Saturday Session Choices

Attendees may choose one breakout session per Sessions A, B and C at time of registration.

Switching Sessions

Attendees may request session switches by emailing our registrar up until April 2, 2020. After this date, session switches are no longer available due to meeting room assignment and capacity considerations.

7:30-8:30 am

Registration and Connection

The registration desk will open at 7:30 am in the Britannia ballroom foyer. Pick up your name badge and conference materials, then enjoy connecting with other attendees before getting settled in the ballroom.

8:30-9:45 am Plenary Session

Keys to Emotional Health & Well-Being

Dr. Gordon Neufeld

The scientific evidence is mounting that emotion is indeed at the heart of the matter, whether the issue is the stress response, problem behaviour, attention problems, learning problems, immaturity, or even mental illness. Given this new understanding, it only makes sense that emotional health and well-being should become our collective priority, whether it be at home, at school, or at work. But what is emotional health and well-being? How can we recognize it and foster it in ourselves, in our students, in our clients, and in our loved ones? Fresh understandings of the neurobiology of emotion are revealing interesting and surprising answers that have implications for us all.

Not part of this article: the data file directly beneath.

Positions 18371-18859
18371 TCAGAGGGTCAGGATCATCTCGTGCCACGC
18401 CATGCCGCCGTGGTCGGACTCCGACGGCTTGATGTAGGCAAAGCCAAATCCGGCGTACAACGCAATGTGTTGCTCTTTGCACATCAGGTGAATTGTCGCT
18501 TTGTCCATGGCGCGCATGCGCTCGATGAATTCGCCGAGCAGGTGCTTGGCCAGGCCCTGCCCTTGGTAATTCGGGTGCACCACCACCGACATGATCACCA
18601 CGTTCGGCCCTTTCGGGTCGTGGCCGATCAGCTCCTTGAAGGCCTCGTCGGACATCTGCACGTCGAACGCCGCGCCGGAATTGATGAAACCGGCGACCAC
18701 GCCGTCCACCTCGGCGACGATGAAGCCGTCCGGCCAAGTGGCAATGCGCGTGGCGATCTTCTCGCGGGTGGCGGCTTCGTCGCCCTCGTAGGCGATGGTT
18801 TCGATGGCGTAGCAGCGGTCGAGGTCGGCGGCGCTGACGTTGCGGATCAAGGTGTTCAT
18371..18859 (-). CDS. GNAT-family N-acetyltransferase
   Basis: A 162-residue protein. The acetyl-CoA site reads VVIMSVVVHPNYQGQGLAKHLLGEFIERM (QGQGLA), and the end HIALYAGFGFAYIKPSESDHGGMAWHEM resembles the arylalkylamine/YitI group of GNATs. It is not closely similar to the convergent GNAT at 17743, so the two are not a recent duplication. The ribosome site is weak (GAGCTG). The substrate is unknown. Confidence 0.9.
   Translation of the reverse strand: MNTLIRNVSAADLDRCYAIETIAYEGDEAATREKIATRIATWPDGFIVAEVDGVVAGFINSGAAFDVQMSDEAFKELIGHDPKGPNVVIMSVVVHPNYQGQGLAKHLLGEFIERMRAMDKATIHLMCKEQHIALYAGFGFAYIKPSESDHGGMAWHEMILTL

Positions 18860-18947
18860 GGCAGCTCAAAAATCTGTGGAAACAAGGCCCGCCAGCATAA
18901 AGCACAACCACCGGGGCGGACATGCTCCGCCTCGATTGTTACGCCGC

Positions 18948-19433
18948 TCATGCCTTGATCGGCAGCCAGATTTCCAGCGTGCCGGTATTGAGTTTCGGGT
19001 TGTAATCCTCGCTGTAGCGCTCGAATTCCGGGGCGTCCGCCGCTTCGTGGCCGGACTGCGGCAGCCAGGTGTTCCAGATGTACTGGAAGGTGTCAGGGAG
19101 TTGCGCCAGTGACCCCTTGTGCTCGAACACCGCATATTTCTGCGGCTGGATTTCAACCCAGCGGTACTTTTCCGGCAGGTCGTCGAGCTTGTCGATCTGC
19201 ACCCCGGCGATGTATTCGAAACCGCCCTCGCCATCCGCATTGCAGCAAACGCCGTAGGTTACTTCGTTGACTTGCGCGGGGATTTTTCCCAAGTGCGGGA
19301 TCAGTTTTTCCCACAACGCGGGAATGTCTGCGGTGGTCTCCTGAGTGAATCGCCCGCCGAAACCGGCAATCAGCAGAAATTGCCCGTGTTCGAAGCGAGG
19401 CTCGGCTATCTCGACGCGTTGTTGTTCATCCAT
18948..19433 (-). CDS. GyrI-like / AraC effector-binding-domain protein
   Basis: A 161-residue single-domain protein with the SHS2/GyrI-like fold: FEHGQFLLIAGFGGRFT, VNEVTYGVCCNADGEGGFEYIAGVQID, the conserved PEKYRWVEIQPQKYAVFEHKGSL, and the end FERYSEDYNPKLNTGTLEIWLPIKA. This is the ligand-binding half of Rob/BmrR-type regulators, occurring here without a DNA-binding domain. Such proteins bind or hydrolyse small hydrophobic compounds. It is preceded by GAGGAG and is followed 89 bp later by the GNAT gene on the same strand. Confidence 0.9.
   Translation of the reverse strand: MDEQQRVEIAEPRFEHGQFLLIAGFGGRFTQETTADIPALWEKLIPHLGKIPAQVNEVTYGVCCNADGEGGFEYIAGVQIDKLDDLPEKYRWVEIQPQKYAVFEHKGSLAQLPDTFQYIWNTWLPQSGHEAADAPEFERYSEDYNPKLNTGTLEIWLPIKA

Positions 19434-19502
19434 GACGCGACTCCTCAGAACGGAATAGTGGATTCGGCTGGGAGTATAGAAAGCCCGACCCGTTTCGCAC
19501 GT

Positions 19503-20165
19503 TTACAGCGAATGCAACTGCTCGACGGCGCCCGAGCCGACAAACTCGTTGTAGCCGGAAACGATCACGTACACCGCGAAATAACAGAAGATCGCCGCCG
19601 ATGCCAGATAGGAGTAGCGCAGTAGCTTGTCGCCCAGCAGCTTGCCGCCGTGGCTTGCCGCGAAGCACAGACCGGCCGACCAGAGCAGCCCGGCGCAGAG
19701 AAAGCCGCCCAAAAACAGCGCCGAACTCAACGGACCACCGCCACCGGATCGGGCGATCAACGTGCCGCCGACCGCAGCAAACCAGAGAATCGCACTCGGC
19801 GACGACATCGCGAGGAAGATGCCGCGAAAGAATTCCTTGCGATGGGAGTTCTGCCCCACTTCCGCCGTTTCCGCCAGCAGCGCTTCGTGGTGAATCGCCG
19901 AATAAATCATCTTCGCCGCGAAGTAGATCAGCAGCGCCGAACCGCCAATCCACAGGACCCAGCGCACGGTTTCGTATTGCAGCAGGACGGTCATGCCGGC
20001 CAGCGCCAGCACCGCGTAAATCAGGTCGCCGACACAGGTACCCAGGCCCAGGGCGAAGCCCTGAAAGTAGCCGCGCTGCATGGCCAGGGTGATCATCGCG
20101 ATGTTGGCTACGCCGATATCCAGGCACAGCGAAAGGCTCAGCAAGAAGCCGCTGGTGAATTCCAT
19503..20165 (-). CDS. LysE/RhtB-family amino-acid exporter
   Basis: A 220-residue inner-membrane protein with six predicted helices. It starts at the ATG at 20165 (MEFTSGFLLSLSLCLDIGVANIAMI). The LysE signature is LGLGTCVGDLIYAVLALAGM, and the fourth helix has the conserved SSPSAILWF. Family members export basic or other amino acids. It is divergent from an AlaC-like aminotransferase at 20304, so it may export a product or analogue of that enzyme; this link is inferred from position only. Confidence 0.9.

Dr. Neufeld’s life’s work is to make sense of children to the adults responsible for them, in the hopes that this will lead to providing the conditions that are conducive to the unfolding of their full human potential. These insights on emotional health and well-being however apply universally and so should be of benefit to anyone, in any role.

10:10-11:25 am Breakout Sessions A

A1 Fresh Insights on the Stress Response

Dr. Gordon Neufeld


Much has been discovered since Walter Cannon’s fight-or-flight reaction and Hans Selye’s construct of stress revolutionized our thinking. Their brilliant contributions provided the first corner pieces to one of the most significant puzzles of all time: what troubles us and how. Fast forward to today, and we now have an explosion of information that can potentially enable us to complete their initial sketch. Key puzzle pieces have come from many sources: attachment theory, science of emotion, resilience theory, science of development, and the new science of play. Dr. Neufeld will put these puzzle pieces together in a way that explains everyday reactions that can be applied to both our children’s lives and our own.

A2 Moving Through Emotional Defence

Dr. Deborah MacNamara